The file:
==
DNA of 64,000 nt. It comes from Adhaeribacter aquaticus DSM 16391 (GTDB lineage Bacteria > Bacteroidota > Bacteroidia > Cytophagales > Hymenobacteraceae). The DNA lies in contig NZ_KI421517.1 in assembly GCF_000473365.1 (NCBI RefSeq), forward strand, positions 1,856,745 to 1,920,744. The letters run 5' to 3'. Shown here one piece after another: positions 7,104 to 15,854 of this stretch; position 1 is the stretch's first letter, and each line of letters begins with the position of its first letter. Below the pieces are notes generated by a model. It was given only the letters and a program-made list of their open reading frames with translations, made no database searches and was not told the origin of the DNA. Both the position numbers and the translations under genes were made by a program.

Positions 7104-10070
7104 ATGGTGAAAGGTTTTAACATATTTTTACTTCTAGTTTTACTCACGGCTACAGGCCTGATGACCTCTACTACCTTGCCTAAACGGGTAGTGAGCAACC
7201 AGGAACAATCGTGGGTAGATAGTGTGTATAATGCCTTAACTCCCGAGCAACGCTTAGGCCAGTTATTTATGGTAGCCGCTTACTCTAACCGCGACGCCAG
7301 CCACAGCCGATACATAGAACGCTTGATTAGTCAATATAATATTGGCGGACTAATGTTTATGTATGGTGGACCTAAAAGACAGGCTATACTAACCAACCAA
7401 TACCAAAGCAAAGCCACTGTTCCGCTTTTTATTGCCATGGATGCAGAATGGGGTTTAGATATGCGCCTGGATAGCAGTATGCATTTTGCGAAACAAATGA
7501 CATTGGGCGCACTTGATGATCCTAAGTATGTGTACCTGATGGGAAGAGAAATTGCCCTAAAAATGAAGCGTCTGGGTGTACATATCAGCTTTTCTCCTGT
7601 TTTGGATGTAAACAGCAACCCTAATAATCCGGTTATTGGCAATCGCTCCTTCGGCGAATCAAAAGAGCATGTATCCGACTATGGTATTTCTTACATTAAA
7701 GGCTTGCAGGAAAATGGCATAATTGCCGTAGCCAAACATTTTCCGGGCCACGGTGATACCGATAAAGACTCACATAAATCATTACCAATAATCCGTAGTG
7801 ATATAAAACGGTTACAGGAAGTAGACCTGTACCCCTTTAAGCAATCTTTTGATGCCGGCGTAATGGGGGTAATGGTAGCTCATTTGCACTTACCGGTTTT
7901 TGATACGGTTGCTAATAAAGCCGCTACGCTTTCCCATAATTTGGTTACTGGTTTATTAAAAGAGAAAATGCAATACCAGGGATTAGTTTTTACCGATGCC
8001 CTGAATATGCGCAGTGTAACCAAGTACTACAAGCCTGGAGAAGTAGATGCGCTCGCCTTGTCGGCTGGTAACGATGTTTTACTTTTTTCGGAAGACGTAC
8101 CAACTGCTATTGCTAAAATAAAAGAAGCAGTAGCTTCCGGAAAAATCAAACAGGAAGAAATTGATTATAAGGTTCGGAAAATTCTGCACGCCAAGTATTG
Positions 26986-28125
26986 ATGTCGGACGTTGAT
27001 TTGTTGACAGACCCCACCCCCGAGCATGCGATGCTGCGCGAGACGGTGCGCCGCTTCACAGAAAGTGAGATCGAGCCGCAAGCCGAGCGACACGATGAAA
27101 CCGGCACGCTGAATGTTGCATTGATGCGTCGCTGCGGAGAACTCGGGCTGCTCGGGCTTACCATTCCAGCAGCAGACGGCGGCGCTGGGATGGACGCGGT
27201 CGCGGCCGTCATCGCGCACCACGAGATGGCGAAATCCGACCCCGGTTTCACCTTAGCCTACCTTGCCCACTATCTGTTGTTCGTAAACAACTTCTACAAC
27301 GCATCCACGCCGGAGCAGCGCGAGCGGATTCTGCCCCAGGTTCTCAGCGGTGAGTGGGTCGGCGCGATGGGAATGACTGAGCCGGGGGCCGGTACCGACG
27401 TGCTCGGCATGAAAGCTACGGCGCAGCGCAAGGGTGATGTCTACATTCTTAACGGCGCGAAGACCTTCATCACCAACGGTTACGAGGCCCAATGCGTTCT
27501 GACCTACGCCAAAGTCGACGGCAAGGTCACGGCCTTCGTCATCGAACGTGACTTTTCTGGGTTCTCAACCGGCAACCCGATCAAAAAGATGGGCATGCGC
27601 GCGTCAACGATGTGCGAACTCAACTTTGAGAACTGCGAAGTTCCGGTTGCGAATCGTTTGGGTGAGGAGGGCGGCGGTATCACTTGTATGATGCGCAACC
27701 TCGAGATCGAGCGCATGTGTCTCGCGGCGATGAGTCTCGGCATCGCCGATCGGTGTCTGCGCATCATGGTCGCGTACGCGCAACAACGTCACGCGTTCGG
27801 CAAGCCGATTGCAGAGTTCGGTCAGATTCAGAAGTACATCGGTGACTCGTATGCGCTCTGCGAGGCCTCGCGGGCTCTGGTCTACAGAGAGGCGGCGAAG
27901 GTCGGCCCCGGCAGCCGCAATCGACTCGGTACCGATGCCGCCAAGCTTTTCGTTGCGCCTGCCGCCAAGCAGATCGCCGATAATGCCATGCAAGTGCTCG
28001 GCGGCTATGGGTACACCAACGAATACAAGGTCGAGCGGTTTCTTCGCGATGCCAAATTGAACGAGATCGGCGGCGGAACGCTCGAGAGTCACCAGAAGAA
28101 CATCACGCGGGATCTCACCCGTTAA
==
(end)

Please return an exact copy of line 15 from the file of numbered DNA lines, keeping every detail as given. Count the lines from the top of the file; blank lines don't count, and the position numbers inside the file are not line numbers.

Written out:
26986 ATGTCGGACGTTGAT